- The As Told by Ginger episode "Lunatic Lake" has Carl and Hoodsey be into this, looking to make an epic low-budget horror movie, complete with shooting it using black-and-white Super 8 film. Hoodsey sees the opportunity with the Bishop family vacation to Loon Lake (which Ginger and Macie are already coming on as well) to bring Carl along to make such a film, especially since there are rumors that an escaped lunatic is on the loose, and Blake Gripling is on a survival campout in the Loon Lake area, so naturally Carl and Hoodsey decide to make Blake their "victim." Naturally, things go wrong for both the movie shoot and the vacation in general, at least up until Carl and Hoodsey get actual footage of the real lunatic (rather than using their Halloween mask as planned) and decide to use that footage along with what they also filmed and fake the rest at home.
- Bob's Burgers: In "The Horse Rider-er", Louise decides to make a stop-motion film with a "meatman" molded out of leftover ground meat.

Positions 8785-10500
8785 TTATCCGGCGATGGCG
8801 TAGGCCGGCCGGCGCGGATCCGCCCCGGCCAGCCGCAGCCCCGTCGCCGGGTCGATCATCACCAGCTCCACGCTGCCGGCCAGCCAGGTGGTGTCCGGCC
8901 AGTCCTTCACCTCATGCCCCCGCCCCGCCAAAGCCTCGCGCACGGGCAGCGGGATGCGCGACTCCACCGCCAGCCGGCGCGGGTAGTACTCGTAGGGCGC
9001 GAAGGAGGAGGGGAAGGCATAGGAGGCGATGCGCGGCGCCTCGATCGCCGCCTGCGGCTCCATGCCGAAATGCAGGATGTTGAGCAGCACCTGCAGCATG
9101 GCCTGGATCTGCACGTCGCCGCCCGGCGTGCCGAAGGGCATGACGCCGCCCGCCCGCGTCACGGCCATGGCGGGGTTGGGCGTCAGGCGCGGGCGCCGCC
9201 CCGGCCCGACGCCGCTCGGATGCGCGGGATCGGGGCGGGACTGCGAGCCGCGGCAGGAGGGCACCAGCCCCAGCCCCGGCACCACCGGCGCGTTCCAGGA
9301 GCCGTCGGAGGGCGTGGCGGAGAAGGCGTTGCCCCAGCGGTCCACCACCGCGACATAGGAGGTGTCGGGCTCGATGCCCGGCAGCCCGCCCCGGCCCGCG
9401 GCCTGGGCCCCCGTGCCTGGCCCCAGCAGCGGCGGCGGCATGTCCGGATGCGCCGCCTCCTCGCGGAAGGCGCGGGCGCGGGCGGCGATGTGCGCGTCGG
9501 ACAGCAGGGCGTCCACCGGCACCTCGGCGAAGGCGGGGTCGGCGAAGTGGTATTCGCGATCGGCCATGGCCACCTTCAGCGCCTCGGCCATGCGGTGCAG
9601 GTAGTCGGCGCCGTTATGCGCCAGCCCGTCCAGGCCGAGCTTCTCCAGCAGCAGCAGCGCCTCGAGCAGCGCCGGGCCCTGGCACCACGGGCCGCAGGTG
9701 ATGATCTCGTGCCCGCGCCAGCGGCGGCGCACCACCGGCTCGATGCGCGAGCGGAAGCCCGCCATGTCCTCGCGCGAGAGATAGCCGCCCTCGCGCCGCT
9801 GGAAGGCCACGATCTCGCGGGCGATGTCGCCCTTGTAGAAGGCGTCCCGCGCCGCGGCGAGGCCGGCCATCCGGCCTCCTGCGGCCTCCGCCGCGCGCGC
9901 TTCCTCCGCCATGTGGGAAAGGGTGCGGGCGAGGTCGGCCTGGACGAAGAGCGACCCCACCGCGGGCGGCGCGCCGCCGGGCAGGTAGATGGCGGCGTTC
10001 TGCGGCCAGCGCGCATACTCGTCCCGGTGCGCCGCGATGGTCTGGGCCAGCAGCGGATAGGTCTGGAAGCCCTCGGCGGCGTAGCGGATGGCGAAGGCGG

- Doug: In "Doug's Monster Move", Doug and Skeeter try to make a scary monster movie, which involves dressing Doug's dog, Porkchop, in a shark costume and hanging him from a fishing hook.
- The Fairly OddParents: "Movie Magic" features Timmy entering and trying to win a film-festival to impress Trixie. He and his friends create a film of them badly reenacting other films, which they liked but the other kids hated. Timmy tries again, having Cosmo and Wanda poof him to where some action is taking place so he can film it and he has "Sylvester Calzone" as the main star. However, his friends are sad at being replaced, so he shows the original film at the festival and wins an award for "best comedy".
- In the Foster's Home for Imaginary Friends episode, "One False Movie", the school principal is impressed with Mac's film about Foster's (which Bloo added armpit fart sound effects into) and enters Mac to represent his school in the Annual State-wide Elementary School film festival. He gives Mac a $500 budget and the idea for the film, which Bloo helps make into a movie called "T-Rex-A-Tron Alien Wolf III: A Prequel In Time: The Unrelenting". Despite all the extra effort and money Bloo puts into the filmnote , the ending to Bloo's movie gets taped over by an episode of Lauren is Explorin' that Eduardo was trying to watch, causing Bloo's film to lose.